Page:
We can use Arduino to interact with the outside world applying HIGH/LOW signals in the digital pins and using PWM we can quite successfully simulate analog signals in some of these pins as well.

We have also seen how to detect whether a button is pressed, defining as inputs the digital pins. But often the sensors we use to watch over the outside world provide us an analog signal. This applies to sensors of temperature, distance, pressure, PH, current intensity in a circuit or water flow in a pipe.

To read this type of continuous signals we need a analog to digital converter (ADC) because they allow us to read the value of an analog signal at a given moment.

These converters takes a sample of the current value and return its instantaneous value, measured in volts. By repeated reading of samples over time we can rebuild the original signal more or less accurately, depending on the accuracy of our measure and the speed at which you can take those samples.

Analog versus digitalized signals

Arduino UNO provides six analog to digital converters, from A0 to A5, labelled as ANALOG IN.


Let’s see how to use the analog input using the following wiring diagram. The ends of the potentiometer are wired to ground and +5V, respectively, and the central pin (the variable) is wired to the Arduino analogical pin A5.

Chapter 12, wiring diagram 2
  • It seems a good time to note that ADC converters read voltage values instead of resistance values, so we read a voltage drop across the potentiometer as we turn the shaft.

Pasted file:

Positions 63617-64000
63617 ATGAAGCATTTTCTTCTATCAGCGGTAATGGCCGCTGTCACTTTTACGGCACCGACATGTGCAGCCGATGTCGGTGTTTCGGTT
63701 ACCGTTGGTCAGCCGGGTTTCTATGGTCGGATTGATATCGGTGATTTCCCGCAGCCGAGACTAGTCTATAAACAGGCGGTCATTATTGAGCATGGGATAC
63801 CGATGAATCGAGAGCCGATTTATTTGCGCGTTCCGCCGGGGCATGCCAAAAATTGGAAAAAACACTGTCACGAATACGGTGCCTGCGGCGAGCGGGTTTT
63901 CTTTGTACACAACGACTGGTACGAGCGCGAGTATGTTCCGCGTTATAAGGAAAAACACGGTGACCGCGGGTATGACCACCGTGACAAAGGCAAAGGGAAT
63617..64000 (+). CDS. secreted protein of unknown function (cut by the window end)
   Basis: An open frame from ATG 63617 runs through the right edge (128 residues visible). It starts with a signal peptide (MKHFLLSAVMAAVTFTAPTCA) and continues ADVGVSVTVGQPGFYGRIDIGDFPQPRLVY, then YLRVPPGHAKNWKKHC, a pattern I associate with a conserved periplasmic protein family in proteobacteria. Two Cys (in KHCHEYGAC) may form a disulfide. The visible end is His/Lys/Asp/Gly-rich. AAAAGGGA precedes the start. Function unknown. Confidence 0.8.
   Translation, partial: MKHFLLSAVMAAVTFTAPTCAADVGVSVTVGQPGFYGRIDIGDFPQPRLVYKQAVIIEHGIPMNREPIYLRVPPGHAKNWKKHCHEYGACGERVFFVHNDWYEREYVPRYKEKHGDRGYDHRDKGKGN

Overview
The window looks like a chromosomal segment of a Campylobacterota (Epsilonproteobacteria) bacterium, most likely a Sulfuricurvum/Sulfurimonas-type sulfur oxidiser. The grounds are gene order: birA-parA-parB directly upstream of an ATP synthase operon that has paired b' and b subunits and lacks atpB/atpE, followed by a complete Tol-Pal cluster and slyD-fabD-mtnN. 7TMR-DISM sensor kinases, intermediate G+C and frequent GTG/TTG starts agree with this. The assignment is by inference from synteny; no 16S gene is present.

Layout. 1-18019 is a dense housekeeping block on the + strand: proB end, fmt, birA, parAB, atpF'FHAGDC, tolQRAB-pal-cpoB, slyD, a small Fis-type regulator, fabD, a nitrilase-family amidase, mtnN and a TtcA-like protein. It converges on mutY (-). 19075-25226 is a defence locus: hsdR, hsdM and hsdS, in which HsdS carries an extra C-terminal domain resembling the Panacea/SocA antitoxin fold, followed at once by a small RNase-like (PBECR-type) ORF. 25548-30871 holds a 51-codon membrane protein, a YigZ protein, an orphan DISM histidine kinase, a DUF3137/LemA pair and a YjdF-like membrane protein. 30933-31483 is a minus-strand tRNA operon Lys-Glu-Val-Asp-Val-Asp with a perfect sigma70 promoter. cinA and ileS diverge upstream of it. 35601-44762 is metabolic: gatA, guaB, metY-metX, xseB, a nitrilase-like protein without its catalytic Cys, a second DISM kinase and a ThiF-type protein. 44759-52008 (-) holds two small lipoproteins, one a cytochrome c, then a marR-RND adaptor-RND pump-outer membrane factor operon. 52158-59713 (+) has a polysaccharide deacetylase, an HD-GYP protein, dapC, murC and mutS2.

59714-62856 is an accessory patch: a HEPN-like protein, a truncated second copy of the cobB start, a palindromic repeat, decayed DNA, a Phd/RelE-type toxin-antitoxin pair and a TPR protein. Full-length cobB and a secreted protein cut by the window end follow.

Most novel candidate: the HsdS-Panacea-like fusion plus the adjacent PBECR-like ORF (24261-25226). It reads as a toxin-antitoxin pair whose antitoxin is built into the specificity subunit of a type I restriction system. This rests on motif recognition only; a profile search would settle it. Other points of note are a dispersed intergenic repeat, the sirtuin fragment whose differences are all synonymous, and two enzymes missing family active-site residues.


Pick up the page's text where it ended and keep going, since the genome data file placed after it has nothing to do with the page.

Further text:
The first thing to note is that we don’t need to declare inside the setup() function that we are going to use an analog port. And the second thing is that in order to take an analog sample from the pin A5, we will use the analogRead() function:

int Val = analogRead(A5);
  • The analog to digital converters in Arduino UNO and Mega have 10 bit resolution, so they will provide us values ranging from 0 to 210 = 1.024 values when the voltage applied ranges between 0 and +5V. However, Arduino DUE has 12 bits ADC converters so it will provide values ranging from 0 to 1012 , that is, 4.096 values.  Arduino DUE has better resolution but it can only accept voltage values ranging from 0 to 3,3 volts.
  • Be sure not to use sensors that provide more than 5 volts maximum (in Arduino UNO and Mega), otherwise you will damage the main chip in the Arduino board.


Let’s write a program that reads the value from the pin A5 and send it to the serial port in order to be watched in the console.



Try out this program!:

Sketch 12.1
void setup()
       Serial.begin(9600);    // Serial port initialization
void loop()
       int reading= analogRead(A5);
       delay(200) ;

After uploading the program, open the serial monitor and you will see how the readings vary in a continuous way as you turn the shaft, indicating the position of the wiper. The readings show the voltage drop in volts across the potentiometer.

Potentiometer's readings

I can’t help suggesting you this test: Unplug the potentiometer from the pin A5 and watch the results that Arduino sends to the serial monitor console. Where does these values come from?